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All Issues > Volume 18, Issue 6


<< Monday, October 21, 2002 >>
 
Ephesians 2:1-10
View Readings
Psalm 100 Luke 12:13-21
Similar Reflections
 

ARE YOU LIVING BELOW YOUR DIGNITY?

 
" 'Then I will say to myself: You have blessings in reserve for years to come. Relax! Eat heartily, drink well. Enjoy yourself.' But God said to him, 'You fool!' " —Luke 12:19-20
 

Although we were created to know, love, and serve God, we naturally tend to live "at the level of the flesh, following every whim and fancy" (Eph 2:3). Human beings tend to live like animals, whose only purpose in life is to fulfill their bodily needs. This way of life is below our human dignity. It is natural to relax, eat heartily, drink well, and enjoy ourselves (see Lk 12:19). To make this the meaning of life, however, is to deny that:

  • We are made in the image and likeness of God (Gn 1:26-27).
  • God has exalted human dignity by becoming a human being.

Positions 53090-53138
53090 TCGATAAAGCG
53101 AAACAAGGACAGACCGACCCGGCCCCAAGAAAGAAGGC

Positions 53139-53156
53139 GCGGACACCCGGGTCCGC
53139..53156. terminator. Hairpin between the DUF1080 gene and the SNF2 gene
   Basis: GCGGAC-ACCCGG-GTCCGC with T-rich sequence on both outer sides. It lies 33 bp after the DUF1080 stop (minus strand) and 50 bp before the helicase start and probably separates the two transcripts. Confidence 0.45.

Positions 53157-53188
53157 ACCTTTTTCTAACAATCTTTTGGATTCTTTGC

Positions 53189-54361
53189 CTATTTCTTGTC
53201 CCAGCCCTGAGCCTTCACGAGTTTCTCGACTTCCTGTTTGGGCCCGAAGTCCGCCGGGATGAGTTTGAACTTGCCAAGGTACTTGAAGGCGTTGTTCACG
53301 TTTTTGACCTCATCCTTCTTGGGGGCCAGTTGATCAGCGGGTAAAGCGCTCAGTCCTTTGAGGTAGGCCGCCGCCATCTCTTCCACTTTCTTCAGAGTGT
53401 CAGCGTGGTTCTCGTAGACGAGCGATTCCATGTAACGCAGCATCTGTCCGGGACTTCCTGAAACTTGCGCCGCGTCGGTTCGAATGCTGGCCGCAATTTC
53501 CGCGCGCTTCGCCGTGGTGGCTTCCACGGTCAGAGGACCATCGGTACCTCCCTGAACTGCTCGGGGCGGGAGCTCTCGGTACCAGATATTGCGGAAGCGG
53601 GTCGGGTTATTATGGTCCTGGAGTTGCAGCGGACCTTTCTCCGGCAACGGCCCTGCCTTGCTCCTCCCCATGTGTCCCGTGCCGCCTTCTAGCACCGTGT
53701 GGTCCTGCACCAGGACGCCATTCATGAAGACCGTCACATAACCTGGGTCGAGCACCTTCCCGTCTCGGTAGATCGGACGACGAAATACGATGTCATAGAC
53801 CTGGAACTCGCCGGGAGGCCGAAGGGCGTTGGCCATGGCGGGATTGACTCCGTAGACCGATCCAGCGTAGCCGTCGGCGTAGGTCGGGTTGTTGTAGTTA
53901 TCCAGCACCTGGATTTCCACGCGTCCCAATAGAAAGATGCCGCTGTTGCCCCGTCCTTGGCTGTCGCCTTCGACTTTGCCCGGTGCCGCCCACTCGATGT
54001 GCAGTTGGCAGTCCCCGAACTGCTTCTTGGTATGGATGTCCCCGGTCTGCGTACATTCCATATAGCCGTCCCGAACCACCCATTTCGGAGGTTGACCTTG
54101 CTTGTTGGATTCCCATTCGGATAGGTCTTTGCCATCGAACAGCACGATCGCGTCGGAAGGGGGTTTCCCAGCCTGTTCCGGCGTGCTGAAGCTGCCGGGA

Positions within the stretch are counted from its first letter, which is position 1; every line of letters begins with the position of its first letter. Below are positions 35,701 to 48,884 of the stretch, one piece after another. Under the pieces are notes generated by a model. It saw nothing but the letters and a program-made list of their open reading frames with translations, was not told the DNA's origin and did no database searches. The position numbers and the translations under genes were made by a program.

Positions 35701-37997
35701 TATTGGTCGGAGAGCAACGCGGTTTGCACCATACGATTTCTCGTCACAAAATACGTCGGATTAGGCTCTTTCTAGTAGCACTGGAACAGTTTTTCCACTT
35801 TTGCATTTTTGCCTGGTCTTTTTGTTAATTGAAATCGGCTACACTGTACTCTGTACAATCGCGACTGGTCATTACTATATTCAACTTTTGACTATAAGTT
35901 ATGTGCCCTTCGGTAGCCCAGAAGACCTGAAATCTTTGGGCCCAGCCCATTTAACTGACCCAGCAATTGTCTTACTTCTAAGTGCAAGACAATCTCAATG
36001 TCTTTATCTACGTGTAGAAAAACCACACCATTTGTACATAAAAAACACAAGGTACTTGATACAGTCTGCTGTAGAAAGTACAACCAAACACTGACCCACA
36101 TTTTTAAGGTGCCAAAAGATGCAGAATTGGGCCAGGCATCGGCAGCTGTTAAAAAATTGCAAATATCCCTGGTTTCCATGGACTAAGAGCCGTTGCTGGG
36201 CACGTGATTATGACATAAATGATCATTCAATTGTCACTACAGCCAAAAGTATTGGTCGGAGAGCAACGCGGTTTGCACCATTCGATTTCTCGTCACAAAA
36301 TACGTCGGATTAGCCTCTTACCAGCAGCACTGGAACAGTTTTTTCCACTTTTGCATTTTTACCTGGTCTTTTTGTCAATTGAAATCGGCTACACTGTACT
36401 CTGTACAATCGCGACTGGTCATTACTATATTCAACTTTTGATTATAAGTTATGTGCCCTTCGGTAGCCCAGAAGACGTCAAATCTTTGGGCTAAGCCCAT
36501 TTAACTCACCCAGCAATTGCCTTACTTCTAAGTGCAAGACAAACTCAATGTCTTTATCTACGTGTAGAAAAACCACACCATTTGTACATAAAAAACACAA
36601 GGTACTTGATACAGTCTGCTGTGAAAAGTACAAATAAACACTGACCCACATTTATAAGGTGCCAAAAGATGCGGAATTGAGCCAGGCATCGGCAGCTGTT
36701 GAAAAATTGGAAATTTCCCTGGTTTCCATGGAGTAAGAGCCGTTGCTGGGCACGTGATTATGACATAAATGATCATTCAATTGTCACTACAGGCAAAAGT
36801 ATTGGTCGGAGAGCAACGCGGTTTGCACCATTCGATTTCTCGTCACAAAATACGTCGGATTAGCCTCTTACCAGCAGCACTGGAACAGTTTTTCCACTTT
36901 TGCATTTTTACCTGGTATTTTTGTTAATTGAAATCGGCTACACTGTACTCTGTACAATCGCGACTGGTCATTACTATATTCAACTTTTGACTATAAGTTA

• God lives in us and we in God.
  • All human beings are called to receive a new nature and become God's children.
  • We have been bought at the price of Jesus' blood (see 1 Cor 6:20).
  • We are destined to see God face to face and live with Him forever.

Therefore, don't compromise your human and Christian dignity in order to maximize your pleasure. You are saved, holy, royal, priestly, and precious (see 1 Pt 2:9). Live in the dignity of an adopted child of God, sharing in the divine nature (2 Pt 1:4).

 
Prayer: Father, may I never live below my dignity.
Promise: "God is rich in mercy; because of His great love for us He brought us to life with Christ when we were dead in sin." —Eph 2:4-5
Praise: Dr. Tom prays with his patients during office visits.
 
(For a related teaching, order our tape Spiritual Adultery on audio AV 53-1 or video V-53.)
 
 
Nihil obstat: Reverend Richard L. Klug, April 10, 2002
Imprimatur: †Most Reverend Carl K. Moeddel, Vicar General and Auxiliary Bishop of the Archdiocese of Cincinnati, April 18, 2002
 
The Nihil obstat and Imprimatur are a declaration that a book or pamphlet is considered to be free from doctrinal or moral error. It is not implied that those who have granted the Nihil obstat and Imprimatur agree with the contents, opinions, or statements expressed.
Volume 18, Issue 6
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